Not only young learners can benefit from virtual and augmented reality technologies. Another area where these two technologies make themselves felt is in vocational training.
Some of the most eye-catching applications relate to scenarios where the trainees would otherwise be at risk, such as B. in emergency services training. These include B. active shooting scenarios for police officers or simulations of burning buildings for firefighters.
However, it’s not just about simulating the dangerous or the impossible. Even relatively everyday scenarios benefit enormously from immersive training techniques.
Learners equipped with headphones and smartphones can immerse themselves in training to become cashiers or unload trucks in a warehouse. While neither role would benefit from VR and AR at first glance, scalability and repeatability offer two major benefits. The first is that the learners can set their own pace and are trained at a comfortable pace (not too fast, not too slow). You can repeat modules as many times as needed without taking additional time from a human instructor. And for companies, the self-control of the learners means that the investment in VR or AR pays off many times over due to lower training costs.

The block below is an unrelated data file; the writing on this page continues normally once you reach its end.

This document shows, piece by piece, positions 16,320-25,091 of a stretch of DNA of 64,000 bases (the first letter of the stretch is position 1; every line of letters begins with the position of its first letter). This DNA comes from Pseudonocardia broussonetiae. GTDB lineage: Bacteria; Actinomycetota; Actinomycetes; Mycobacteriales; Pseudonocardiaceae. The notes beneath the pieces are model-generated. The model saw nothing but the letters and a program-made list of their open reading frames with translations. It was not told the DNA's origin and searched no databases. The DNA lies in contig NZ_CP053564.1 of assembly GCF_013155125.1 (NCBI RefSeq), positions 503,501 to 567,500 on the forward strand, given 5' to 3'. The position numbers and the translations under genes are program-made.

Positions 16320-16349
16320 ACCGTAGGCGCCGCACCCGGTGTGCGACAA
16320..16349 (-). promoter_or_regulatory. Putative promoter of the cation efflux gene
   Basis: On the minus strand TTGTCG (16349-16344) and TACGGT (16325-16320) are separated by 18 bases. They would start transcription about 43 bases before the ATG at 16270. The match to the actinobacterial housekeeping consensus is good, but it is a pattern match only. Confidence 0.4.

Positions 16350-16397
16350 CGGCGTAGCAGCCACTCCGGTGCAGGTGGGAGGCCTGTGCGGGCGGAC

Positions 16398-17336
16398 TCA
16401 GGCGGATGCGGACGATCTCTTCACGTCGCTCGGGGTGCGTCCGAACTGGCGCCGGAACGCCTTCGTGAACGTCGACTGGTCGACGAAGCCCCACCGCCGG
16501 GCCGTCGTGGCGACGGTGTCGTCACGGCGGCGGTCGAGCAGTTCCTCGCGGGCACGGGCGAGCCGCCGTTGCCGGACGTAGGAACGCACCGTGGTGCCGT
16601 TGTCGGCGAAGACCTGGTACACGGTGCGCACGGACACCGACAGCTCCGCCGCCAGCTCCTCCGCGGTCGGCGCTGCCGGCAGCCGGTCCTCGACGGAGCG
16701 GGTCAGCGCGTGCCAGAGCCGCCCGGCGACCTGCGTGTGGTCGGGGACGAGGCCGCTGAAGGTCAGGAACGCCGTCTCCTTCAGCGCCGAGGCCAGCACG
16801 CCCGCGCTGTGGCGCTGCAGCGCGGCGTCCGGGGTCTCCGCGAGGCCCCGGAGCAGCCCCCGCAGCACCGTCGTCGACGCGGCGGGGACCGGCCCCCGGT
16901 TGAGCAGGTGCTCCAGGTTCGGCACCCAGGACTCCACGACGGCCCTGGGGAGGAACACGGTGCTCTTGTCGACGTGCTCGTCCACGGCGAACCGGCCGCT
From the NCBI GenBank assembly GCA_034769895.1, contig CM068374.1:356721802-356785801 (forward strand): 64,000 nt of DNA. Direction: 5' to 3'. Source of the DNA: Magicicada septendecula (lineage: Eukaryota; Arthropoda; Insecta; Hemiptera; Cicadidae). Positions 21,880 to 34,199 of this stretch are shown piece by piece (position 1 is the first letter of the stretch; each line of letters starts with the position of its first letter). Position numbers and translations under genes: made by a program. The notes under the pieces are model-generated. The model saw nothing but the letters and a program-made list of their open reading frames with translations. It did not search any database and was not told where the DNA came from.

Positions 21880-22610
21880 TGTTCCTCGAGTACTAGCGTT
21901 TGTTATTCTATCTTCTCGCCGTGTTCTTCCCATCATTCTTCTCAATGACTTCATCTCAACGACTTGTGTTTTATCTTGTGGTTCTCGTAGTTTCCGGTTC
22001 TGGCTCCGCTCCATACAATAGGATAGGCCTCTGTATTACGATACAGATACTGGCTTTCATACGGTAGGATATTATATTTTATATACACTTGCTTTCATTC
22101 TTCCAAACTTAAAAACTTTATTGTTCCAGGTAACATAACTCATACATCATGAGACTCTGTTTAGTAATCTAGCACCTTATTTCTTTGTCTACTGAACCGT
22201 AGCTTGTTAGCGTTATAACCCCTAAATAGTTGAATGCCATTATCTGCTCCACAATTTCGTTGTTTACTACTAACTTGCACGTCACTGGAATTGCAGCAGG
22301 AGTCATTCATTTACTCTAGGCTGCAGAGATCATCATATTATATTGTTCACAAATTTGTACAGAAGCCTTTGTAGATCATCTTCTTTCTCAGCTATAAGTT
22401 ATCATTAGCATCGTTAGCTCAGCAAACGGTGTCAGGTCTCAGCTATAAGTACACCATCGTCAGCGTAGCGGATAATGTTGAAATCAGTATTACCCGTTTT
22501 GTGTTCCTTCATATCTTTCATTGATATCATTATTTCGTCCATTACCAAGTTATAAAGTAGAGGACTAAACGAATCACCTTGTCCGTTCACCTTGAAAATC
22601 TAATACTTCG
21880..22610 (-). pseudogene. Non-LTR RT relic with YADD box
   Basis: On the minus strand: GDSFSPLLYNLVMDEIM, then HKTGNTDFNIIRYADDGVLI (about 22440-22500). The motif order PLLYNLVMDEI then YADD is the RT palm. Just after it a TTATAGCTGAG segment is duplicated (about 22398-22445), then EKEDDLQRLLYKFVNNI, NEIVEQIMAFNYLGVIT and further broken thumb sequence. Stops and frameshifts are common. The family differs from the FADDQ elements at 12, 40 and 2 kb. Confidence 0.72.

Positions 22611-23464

What Other Advantages Do AR And VR Have In Education And Training?
Education and training often mean that participation in a specific location is required. This can be a disadvantage for people in hard-to-reach areas. However, with connected AR and VR, trainees and students can collaborate remotely and access training that previously relied on physical location and equipment. A virtual classroom can also accommodate an unlimited number of students, which helps reduce the overall cost of education.